I want to be pretty sure that the Who’s The Boss anniversary potholders hanging on my refrigerator were stitched by a guy who ran a red light with an ox.

But I don’t want my crap made by a guy who just wanted his kids to have an opportunity to read a book.

But what are we gonna do? I mean, I’ve looked at the bottom of a lot of cheap-ass merchandise, and it’s virtually impossible to buy unnecessary, poorly designed and shabbily manufactured excess crap that isn’t made by a political activist – it appears that he’s the guy that made half the stuff at Ross. And the more cheap-ass crap we all want to buy, the more some oppressive regime needs to create cheap-ass prison labor to produce it and feed it to us to keep our money floating overseas.

There’s no doubt that it’s important for us to keep our economy liquid – to keep our cash out of our mattresses, or retirement accounts, or CD’s or Municipal Bonds, and instead flowing from our pockets to the cash registers of 7-Eleven and Wal-Mart and Borders, so that cashiers and stock boys and truckers and airline pilots and wholesalers and importers and advertising execs and cleaning ladies and security firms and utility companies can all reap a little financial stability. It’s the ready availability of useless crap that ensures that tasteless Americans will continue to purchase and consume, keeping our dollars out of Health Insurance and College Funds and the Boys and Girls Clubs and the soup kitchens and invested instead in wicker pillow shams.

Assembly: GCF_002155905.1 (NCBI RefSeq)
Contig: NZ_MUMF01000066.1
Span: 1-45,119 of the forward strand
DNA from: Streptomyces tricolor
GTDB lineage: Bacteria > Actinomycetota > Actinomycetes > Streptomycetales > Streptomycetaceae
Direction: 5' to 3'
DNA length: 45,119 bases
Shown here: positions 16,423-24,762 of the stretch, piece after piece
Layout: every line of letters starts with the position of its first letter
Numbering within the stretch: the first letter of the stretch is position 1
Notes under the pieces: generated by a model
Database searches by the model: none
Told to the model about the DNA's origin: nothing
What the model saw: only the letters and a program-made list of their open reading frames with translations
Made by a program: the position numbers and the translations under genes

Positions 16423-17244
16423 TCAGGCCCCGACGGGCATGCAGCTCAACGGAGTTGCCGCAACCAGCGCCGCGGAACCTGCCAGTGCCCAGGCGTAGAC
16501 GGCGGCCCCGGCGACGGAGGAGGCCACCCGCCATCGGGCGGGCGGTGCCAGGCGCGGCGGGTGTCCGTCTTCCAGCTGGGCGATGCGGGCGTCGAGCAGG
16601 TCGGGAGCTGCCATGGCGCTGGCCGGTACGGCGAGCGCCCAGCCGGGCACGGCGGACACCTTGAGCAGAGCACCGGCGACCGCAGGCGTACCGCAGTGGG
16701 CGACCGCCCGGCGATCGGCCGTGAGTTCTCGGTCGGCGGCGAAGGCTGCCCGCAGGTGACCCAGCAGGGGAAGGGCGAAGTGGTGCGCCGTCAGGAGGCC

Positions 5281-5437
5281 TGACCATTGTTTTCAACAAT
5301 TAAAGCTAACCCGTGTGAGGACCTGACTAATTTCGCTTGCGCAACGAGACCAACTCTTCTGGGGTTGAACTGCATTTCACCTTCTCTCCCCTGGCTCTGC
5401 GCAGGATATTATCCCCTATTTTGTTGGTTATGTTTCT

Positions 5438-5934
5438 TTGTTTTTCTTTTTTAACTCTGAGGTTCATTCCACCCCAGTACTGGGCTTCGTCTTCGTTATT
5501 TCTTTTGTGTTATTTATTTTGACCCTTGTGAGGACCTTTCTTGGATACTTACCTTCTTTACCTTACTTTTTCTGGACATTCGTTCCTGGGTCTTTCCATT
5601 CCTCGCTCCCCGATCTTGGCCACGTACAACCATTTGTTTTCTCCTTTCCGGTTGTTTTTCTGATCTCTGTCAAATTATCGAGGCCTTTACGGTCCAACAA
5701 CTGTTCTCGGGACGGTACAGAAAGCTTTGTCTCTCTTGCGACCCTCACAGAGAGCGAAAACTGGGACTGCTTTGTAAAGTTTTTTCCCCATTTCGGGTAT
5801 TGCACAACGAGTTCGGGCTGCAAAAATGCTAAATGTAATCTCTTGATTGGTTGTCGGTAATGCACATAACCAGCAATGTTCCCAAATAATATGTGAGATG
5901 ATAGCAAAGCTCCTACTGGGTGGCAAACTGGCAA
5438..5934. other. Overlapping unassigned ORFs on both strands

But since we’ve created a climate in which we can’t afford to work for a tenth of what we currently work for, and we steadfastly refuse to pay enough for our consumer goods to pay our own fellow citizens a decent living for assembling our cheap-ass crap right here, we have no choice but to purchase products manufactured by twenty-three year old college students who make the mistake of searching for “Democracy” on the Internet, or forty year old fathers who wanted their daughters to have an education. Without these Godless radicals serving their much-deserved time in the factories that produce so much of our critical consumer goods, the wheels of our robust economy might come to a screeching halt.

Then I remembered. This is America… we’ve got plenty of real criminals right here, we keep them in real good shape, and they’re serving time for real crimes. Carjackers, and snipers, and pickpockets, and gang-bangers. Enron executives, and child abusers, and cop-killers, and kidnappers.

Sure, they’re busy picking up trash on the side of the highway, putting honest State Employees out of jobs. They’re cutting fire roads in the wilderness, putting honest Parks Employees out of jobs. They’re pumping iron, and having anal sex, and watching television, and studying law, and filing appeals, and having anal sex.

Surely they’d be more useful helping generate cheap crap for us to buy and break and throw away so our wheels of commerce could continue to spin. Surely we’d be comfortable asking them to contribute meaningfully in a safe atmosphere carefully monitored by Labor Officials, so we could still have cheap crap without giving oppressive governments a reason to throw another college kid in jail.

And we’d never try to create more labor ourselves by jailing political dissidents. Hell, they’re more protected than Bald Eagles. They’re safe.

So I envision a world in which we assemble all the cheap-ass poorly designed and manufactured kitsch product right here, with our own labor, keep our money local, keep our economy flush with liquid consumer dollars, and export our excess knick knacks to other countries.

I hear we have plenty of extra US flag stickers.

Those would look cool on an ox.

That’s it. That’s all I got.